Connecting the Falklands

The Falkland Islands are a remote, weather-beaten archipelago where the penguins outnumber the people 100:1. A British overseas territory, the Islands are located about 8000 miles from the UK but less than 800 miles from the northern tip of Antarctica.

Falklanders are enterprising, inspired and above all resilient; many have grown their own small businesses from the ground up — but they faced a challenge when it came to accepting card and digital payments. 

Last year, Mastercard connected the Falkland Islands Government to Square, and the three organisations formed a partnership to bring card and digital payments to the Falklands’ small businesses

We visited four small businesses in February 2020, following what had been the Falklands’ most successful tourist season yet, to learn how they'd been transformed – a transformation that will only grow more vital as the digital economy continues to accelerate around the world.  

Watch the film and discover their stories below.

Stories of the Falklands

Falklands Helicopter Services

Sparky Ewen is the managing director of Falklands Helicopter Services. “This year, probably 60,000 to 70,000 tourists visited the Islands,” he says. Before taking payments with Square, Sparky ran a cash-only business, which wasn't practical for the international tourists who would arrive by cruise liner assuming they could pay by card.

“We’re the only aviation company in the world I'm aware of that combines helicoptering and penguins.”

This season, Falklands Helicopter Services has been using Square to take payments online, over the phone and on site for walk-up bookings. “It’s been a game changer," says Sparky. "We can run the business on the move and spend less time worrying about cash and more time doing what we love: giving our visitors a bird's-eye view of one of the most beautiful places on earth.”

"We love giving our visitors a bird's eye view of one of the most beautiful places on earth."

Studio 52

Julie Halliday came to the Falklands in 2001. She was only planning to stay for a couple of years, she says. Nineteen years later, she’s proud to call herself a Falkland Islander.

Now, Julie is the owner and artist at Studio 52, a gift shop and gallery in Port Stanley. “What’s not to love about running your own business?” she asks. “If I’m half an hour late, I have to tell myself off.”

"I just love making and creating things."

“I think customers are surprised sometimes when they come in and see that I work behind the counter as well," says Julie. "But I enjoy connecting and meeting people and talking to them about what I do.” 

"I enjoy connecting and meeting people and talking to them about what I do.”

Falkland Island Distillers

Richard McKee runs Falkland Islands Distillers, a local gin distillery. “Setting up a business in a remote location takes lots of leaps of faith,” he says.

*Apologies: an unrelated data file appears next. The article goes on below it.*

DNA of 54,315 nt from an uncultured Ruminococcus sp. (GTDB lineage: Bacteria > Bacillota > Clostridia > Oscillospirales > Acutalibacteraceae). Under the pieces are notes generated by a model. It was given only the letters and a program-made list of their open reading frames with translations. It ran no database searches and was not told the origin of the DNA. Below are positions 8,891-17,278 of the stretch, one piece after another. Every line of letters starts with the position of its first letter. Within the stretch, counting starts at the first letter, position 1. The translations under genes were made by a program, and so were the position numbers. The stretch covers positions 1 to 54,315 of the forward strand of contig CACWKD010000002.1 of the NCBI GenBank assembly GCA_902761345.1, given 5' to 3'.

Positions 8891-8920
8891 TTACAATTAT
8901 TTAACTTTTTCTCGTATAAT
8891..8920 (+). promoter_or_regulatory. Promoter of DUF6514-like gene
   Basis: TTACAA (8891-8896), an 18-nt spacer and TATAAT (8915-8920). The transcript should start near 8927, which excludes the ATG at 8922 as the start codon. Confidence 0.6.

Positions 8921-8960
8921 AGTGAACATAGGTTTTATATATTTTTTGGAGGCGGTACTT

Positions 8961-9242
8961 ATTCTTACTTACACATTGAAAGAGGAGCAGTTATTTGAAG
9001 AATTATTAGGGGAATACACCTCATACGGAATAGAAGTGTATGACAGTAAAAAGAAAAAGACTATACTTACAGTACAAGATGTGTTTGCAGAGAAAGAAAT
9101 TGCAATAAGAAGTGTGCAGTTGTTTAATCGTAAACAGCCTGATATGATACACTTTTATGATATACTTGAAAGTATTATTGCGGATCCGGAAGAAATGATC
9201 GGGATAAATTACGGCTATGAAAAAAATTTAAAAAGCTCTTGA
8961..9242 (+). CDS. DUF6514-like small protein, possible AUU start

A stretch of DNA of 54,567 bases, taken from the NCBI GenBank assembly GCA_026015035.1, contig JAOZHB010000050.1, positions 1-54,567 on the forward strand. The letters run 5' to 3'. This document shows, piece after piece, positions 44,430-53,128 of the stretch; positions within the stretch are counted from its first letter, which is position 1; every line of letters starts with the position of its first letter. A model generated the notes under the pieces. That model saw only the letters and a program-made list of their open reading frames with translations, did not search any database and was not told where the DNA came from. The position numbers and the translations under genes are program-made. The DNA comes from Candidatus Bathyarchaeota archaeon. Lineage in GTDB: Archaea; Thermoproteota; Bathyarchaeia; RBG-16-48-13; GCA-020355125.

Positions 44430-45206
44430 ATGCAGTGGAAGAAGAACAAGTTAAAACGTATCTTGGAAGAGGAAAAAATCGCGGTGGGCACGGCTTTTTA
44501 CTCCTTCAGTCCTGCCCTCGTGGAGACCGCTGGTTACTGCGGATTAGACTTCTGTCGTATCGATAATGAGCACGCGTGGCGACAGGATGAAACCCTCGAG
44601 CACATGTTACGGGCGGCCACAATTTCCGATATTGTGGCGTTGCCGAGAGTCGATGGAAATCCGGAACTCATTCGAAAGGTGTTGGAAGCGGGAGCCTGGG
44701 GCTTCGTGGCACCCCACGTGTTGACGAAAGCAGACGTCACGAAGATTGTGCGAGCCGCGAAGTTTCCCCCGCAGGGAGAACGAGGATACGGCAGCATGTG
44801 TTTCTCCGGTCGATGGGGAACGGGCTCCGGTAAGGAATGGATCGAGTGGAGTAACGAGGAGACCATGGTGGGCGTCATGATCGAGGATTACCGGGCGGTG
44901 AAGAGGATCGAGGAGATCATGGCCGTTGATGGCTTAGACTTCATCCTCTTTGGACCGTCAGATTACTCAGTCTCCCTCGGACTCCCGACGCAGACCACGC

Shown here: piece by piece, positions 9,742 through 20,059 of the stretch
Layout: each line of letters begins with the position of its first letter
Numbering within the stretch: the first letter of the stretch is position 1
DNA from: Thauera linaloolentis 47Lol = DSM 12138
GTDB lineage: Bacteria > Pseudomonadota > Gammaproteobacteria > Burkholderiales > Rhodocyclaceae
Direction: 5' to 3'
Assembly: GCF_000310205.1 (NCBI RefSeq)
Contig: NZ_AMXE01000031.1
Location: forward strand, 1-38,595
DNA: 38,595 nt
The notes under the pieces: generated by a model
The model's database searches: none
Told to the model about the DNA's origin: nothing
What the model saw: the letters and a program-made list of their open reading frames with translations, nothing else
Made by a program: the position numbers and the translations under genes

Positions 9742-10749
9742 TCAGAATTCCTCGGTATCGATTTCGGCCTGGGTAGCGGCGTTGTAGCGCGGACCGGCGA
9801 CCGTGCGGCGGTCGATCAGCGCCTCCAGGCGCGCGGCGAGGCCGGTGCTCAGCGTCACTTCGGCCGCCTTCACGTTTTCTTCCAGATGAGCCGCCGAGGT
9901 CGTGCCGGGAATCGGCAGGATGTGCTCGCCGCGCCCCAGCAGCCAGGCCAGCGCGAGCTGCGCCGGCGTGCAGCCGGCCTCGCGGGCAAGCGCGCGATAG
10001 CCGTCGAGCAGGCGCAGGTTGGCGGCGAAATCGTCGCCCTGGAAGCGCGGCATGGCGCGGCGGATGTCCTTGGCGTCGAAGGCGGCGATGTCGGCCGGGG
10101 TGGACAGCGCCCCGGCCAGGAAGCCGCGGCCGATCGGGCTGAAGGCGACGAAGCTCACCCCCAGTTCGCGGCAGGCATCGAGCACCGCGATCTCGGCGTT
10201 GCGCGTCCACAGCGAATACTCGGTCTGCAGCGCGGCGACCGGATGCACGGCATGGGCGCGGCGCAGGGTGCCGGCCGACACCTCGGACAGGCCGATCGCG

"It's all about planning here. You've got to think for five, six months ahead."

Richard is still growing his business, and technology is enabling him to do so. It’s a balance, he says: “You have to have one foot in the past to keep the traditions and things, but you can't lose sight of the future as well.”

"You have to have one foot in the past... but you can't lose sight of the future as well."

Bluff Cove

Kevin Kilmartin has been living in the Falkland Islands for 40 years. “On my passport, I say I'm a farmer,” says Kevin. “We farm what you can see all around you, from the mountains to the sea.”

Hattie, his wife, settled on the Islands 24 years ago. “There's something very unique and beautiful about the Falklands,” she says. “But you have to be quite a pioneering spirit because you have to do basically everything for yourself."

“We farm what you can see all around you, from the mountains to the sea.”

The Kilmartins also run Bluff Cove, a lagoon tour and penguin sightseeing company with a gift shop, café and museum. They welcome thousands of visitors from the cruise ships that dock in Stanley three or four times a week.

Bluff Cove was the first business on the Islands to trial the Square and Mastercard acceptance technology. “The impact has been significant,” explains Kevin. Their previously cash-only business now takes 80 percent of its annual revenue through Square.

“It's a funny, magical place that carries on. The fundamental Falkland spirit hasn’t changed at all.”

“Running a business is always hard, and these business owners have the added challenge of being in one of the most remote places on earth,” says Jack Dorsey, CEO and co-founder of Square. “ Connecting the Falklands is a big step in creating a more inclusive global economy.”

Mastercard's sonic acceptance mark has been integrated into the payment terminals, providing customers with audio reassurance that their payments have been made successfully. 

When the tourist trade returns, this transformational partnership between Mastercard and Square will ensure everyone — locals and tourists alike — continues to benefit from safe and convenient ways to pay.